(b) Work with Children. — The children's room of the public library also supplements the work of the school. The story-hour and the collection of children's literature enable the child to read voluntarily along the lines of his individual tastes. A wider range of subjects and a greater freedom of treatment than the school can give are usually open to the children's librarian. This is especially important in connection with elementary schools and the tendency of teacher, school librarian and children's librarian to work together in this direction is increasing.

(c) Work with Clubs and Societies. — This work may be either with children or adults. In the former case it is usually conducted by the children's department of the public library either independently or in connection with some distinct organization such as the Boy Scouts, Girl Scouts, etc. Carefully selected collections of books suited to the age and taste of the club members are provided, and in many cases meeting-rooms are provided by the library. Boys' and girls' reading, debating or social clubs are also often organized and conducted by the library. The voluntary character of these clubs and the usual insistence on self-government not only act favorably on the older boys and girls who have left school but react very favorably on those still in school.

The adult clubs whose activities are related to the library vary in character from trade unions and other industrial societies (to whom industrial as well as recreational books are supplied) to classes of aliens learning English and to social clubs with literary or sociological purposes. Suitable books and other printed material are furnished and the library often serves as a clearing-house for the club activities. As a public institution, impartial in its aim to furnish any legitimate information on any question affecting public welfare, the library is pre-eminently suited to be an agent in the demonstration of practicable democracy. Its educational service is especially direct in supplementing the conscious attempt at self-culture which is the usual feature of these clubs.

(d) Lectures and Exhibitions. — Closely allied in purpose with the work of the public library with clubs are the lectures and exhibitions held under its auspices in the auditoriums which are a part of most modern public library buildings. These are often conducted by outside organizations to which the library gives a meeting-place or exhibit-room. In such cases the library usually attempts to develop and conserve the educational results by preparing lists of books, periodicals or prints relating to the subject of the lecture or exhibit or by making prominently accessible the selected resources of the library on the subject. In other cases the library prepares the exhibit or plans and conducts the lecture-course and supplements it by its printed material. Exhibits of local industries, arts and crafts and current and local history have shown rather definite educational results. At present the public library is often the only substitute for the public museum. When the work of the public library and the public museum become more closely related, greater results may be expected.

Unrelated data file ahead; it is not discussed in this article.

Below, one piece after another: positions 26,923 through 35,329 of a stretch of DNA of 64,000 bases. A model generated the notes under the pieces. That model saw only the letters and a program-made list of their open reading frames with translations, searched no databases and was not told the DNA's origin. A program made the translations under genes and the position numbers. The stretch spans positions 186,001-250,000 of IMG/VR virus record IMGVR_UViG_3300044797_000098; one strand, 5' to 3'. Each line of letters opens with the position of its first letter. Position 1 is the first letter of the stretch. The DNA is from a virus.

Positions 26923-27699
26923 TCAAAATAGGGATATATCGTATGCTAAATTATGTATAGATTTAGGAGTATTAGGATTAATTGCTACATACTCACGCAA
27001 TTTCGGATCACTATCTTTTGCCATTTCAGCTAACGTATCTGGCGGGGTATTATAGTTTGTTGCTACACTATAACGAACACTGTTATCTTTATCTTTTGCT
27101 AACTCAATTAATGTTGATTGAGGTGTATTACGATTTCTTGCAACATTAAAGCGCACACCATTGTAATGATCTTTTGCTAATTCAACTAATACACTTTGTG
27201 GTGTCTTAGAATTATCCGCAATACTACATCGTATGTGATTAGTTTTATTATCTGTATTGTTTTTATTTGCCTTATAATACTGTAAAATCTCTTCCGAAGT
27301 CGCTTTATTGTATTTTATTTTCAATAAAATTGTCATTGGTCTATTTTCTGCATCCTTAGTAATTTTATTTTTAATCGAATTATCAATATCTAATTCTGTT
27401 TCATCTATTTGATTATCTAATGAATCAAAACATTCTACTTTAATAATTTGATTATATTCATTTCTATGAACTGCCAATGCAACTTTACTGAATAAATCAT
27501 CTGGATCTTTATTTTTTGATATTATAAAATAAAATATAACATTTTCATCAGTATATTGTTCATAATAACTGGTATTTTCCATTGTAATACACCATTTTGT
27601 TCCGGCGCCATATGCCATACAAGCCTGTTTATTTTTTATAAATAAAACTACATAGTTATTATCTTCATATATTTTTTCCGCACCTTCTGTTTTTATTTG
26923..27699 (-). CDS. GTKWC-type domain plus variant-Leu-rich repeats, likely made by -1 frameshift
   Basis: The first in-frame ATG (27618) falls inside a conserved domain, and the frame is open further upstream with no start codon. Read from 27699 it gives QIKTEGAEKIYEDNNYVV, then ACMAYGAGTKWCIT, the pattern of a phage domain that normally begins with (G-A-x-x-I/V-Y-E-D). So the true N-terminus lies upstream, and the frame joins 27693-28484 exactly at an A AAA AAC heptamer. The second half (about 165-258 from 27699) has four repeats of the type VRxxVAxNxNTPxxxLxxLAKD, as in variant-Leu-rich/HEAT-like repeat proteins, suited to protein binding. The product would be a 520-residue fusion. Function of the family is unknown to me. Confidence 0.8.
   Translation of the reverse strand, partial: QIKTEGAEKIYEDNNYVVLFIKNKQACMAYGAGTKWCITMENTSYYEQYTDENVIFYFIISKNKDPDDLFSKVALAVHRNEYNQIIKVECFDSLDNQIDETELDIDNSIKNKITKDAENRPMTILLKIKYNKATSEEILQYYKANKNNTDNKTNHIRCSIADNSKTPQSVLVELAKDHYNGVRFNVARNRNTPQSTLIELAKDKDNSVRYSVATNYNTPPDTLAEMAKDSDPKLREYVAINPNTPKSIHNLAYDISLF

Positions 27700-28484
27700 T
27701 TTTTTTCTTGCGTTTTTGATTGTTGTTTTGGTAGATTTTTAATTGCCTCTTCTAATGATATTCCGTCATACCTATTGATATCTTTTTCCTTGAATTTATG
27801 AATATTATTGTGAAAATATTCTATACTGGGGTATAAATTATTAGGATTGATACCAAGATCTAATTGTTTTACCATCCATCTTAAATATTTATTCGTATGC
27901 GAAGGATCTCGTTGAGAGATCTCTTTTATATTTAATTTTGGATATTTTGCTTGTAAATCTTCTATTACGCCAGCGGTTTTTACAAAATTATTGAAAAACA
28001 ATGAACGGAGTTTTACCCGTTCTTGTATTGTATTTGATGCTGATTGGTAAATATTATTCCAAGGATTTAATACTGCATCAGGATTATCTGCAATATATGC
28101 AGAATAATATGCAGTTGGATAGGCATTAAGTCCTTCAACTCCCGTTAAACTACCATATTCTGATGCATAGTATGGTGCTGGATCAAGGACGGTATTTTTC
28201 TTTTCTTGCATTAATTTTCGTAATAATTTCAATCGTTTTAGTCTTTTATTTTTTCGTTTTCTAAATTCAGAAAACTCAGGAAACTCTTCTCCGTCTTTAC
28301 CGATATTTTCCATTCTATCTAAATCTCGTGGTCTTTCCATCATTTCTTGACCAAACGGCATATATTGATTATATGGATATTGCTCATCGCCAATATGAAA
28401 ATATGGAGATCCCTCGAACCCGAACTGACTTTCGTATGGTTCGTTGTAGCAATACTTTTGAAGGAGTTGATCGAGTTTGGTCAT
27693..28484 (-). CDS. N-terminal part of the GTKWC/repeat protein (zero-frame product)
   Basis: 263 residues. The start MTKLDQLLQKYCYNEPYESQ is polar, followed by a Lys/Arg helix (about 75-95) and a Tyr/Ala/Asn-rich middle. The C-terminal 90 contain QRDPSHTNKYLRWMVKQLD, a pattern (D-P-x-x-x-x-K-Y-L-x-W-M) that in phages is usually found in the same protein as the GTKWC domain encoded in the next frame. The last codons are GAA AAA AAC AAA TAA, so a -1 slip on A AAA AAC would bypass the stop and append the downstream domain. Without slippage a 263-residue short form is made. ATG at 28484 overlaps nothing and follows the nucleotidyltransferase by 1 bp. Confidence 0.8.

(e) Civic Education. — The library's contribution to civic education has already been noticed. By supplementing the school course, by providing standard and current material on civic matters, by aiding clubs devoted to the study of social questions and by lecture and exhibit the library is an educational force. It furnishes the impartial publicity which promotes discussion of public affairs and which leads to more intelligent decisions concerning them.

The European War revealed the effectiveness of the library as an agent in educational propaganda. The promoters of the liberty loan campaigns, the allied war service campaigns, the land army and similar movements found it an admirable agent for the effective, economical distribution of their printed material as well as for the display of their posters and other advertising material. It furnished material for speakers and writers for the various campaigns. Its effectiveness in this direction has led it to be used by other agencies for public service. Its use as a clearing-house for public information of all kinds seems destined to increase. Its public usefulness in this direction must obviously depend on the judgment shown by the librarian in deciding what organizations and movements are granted this library privilege and by the extent to which they are permitted or encouraged to use it.

In the broader field of international relations the public library can play a very important part through its selection of material dealing with the life, thought and natural resources of foreign countries and by using them to supplement the agencies for civic education already mentioned. It is already proving of great service to schools with inadequate library facilities on whom the present program of Americanization has been imposed with little opportunity for preparation to carry it out.